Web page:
JP: Oh, certainly. In a lot of ways, they’re the same things to me. In the writing, it’s sort of being directed by a series of reminders of how we’re actually going to film the scenes. I found myself writing those things more and more into the script. I feel like I’ve become more forgetful, so I made sure I was very prepared to make the film. I storyboarded the scenes, and made sure everything was worked out, because we also shot on a short schedule. If some of the ideas aren’t right in front of me, I’ll forget all the little details for the scenes. So I found myself putting them more and more into the script. I feel like scripts didn’t use to have as much prose as they do now.
SY: You shot the film over the course of 35 days over eight hours away from Cape Town, and your location was experiencing the same difficulties with water that are presented in the film. What was the overall experience of filming the movie independently on location in South Africa over such a short period? Did it allow you to have more creativity when you were filming?
JP: Well, it certainly let us tell it the way we wanted to. The positive side of filming independently on a low budget, which is how we made this movie, is the freedom. I got to control it, and make the film the way I wanted to. Everything is mine, and at the end of the day, no one else could cut or change it. I recognize how lucky that is.
SY: You have mentioned the story is really driven by the father-son relationship, as well as love. So how did you decide you were going to cast the main actors, including Michael Shannon, Nicholas Hoult, Elle Fanning and Kodi Smit-McPhee?
JP: For the most part, I had liked all these actors, and had offered the roles to them. I hadn’t known Kodi as well, so he auditioned. But he was the first audition, and I was shocked that we found someone so good right away. But I offered the roles to everyone else, because I had known they were what I wanted. Since it was also a small cast, the process wasn’t arduous.
The majority of the rest of the actors came from where we filmed in South Africa. There were also a few supporting actors who flew in, like Aimee Mullins, because I wanted her to play the mother (of Smit-McPhee and Fanning’s characters). Also, Liah (O’Prey), the girl who played Anna, who brought (Jerome) across the border, came from Europe.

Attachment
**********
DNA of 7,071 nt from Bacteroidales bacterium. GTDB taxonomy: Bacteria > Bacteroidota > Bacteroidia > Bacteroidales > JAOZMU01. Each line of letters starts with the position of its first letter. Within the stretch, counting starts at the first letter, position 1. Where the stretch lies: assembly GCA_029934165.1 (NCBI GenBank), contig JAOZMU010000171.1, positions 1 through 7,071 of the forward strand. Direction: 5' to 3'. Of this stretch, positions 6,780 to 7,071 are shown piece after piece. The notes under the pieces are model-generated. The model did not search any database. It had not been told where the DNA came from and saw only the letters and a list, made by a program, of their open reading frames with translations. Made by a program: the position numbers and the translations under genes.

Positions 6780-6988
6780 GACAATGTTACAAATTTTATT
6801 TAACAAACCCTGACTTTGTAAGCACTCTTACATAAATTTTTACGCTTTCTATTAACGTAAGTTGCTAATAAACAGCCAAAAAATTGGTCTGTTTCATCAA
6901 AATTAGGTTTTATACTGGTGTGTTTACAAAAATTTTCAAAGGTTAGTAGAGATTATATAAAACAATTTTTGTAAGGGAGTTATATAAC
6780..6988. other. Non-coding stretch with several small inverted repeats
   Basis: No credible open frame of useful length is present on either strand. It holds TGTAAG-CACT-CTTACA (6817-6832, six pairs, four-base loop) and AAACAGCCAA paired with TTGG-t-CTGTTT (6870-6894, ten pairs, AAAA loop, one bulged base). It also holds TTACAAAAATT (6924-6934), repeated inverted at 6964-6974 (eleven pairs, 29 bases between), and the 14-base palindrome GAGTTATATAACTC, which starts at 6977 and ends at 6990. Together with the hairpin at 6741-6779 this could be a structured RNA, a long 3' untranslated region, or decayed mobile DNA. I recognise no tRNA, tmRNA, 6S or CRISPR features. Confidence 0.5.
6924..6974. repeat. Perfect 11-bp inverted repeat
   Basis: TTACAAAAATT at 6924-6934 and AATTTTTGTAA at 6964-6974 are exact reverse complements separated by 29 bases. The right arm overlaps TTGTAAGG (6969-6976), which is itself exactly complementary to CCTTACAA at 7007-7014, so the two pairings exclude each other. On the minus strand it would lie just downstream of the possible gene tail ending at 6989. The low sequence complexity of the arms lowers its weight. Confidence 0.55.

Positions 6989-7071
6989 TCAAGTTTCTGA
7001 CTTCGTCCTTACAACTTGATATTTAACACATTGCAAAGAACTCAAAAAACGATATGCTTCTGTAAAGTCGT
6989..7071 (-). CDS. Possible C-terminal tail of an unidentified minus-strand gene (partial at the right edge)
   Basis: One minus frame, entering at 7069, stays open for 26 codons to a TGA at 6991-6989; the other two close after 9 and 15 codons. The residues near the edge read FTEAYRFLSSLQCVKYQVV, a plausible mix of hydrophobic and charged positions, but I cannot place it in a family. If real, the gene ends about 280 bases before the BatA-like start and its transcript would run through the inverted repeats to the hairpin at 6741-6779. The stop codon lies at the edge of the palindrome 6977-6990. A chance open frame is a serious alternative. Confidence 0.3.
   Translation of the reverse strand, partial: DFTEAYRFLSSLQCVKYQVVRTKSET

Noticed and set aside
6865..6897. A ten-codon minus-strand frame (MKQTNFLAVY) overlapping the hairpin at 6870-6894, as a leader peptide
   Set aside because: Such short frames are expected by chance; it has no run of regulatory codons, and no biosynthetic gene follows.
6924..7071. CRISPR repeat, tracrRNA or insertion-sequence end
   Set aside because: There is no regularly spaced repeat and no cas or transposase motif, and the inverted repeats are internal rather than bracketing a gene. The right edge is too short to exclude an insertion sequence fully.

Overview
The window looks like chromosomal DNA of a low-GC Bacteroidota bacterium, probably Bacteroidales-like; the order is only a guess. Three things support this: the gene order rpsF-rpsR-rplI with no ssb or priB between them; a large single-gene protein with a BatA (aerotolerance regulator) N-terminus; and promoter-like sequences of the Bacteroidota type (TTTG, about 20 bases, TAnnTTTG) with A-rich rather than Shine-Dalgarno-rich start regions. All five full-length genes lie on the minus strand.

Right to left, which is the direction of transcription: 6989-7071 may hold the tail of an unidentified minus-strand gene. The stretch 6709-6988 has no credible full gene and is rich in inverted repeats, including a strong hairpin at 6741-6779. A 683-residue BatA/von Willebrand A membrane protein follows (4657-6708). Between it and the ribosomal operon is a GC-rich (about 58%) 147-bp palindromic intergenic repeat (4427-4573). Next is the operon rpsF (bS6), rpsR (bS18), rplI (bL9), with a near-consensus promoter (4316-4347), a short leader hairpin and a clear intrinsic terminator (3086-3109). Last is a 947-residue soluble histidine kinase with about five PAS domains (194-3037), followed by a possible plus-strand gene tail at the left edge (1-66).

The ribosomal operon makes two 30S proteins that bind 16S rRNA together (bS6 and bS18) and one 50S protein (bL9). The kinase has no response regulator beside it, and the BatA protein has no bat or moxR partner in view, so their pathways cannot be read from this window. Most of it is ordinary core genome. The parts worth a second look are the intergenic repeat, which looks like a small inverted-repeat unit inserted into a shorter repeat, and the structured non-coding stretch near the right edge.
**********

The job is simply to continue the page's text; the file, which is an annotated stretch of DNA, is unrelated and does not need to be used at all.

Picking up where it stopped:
SY: Did you have time to rehearse with the cast, or allow them to make suggestions on their characters’ arcs, while you were making the film?
JP: Only on the day we shot their scenes, but here wasn’t a lot of time to do it. But I think they knew I had an idea on how I wanted to do each scene, so it didn’t vary much. We did do some things differently, but there weren’t any cases with the main cast in which we went in the wrong direction, and I had to pull them back from something I felt was wrong.
SY: The film is interesting partly because you decided to present the film in three chapters, from the perspectives of Ernest, Flem and Jerome, instead of acts. Each chapter was presented in the form of a short film. Why did you decide to tell the story from the different perspectives in the different chapters?
JP: I liked it because it brought a storybook quality to the movie, which was intended in lots of ways, including its general style, and in the hope that it feels like an alternate reality to the future. So I wanted it to feel like a movie. It wasn’t done in a Cassavetes way; it was done in a more classical way. I wanted a lot of the elements of the movie to reflect that. I think the chapters bring a more formal element to it. It very firmly tells viewers, we have left this character, and now we’re going to watch this person.
I did try editing the film without the chapters once, but I thought keeping them in gave the story a nice quality. The chapters pushed you into the next part of the movie, and made you pay attention. It was a nice way to highlight where to put your eye to next.
SY: In addition to the family and love relationships, the story is in part propelled by its action sequences. Do you feel incorporating those special effects into the film was also important to developing the story?
JP: I think they were very important. I think the way we approached utilizing the robot was important, because I wanted the actors to be able to put their hands on it. So I always knew I wanted some puppeted element of the machine, so that people could actually interact with it. With CGI, there are ways in which you can’t interact with the machines and special effects. There were two puppeteers underneath the machine, and then we digitally removed them and added the legs on. It was a very effective way to do it.
SY: Speaking of the robot, the more the Holms used it throughout the film, the more it separated them and kept them apart. Did you purposely add that into the story, to show how modern technology in some ways is driving families apart?
JP: I didn’t really think about it that way, but I suppose it could. Without all of this modern technology, people can grow closer together again. For instance, we were in such a remote location where we shot the film in South Africa that our cell phones and other technology didn’t work. We would have to go to the main road just to make a phone call, so that brought us together. Luckily, the group got along so well, there was a family atmosphere. In general, I think that’s a nice way to get through making movies, especially when it’s one that’s as difficult to make as this one.
SY: Are you interested in continuing to make independent films in the future, or are you also interested in directing bigger studio movies, as well?
JP: I’m interested in continuing to tell these types of stories. To me, it’s just about having the amount of money we need to make a film. If there was a project that required a lot more money, and I was confident I could make it in a responsible way, then I would be very excited to make it. But I think the next film will be about the same size as this one.
Written by: Karen Benardello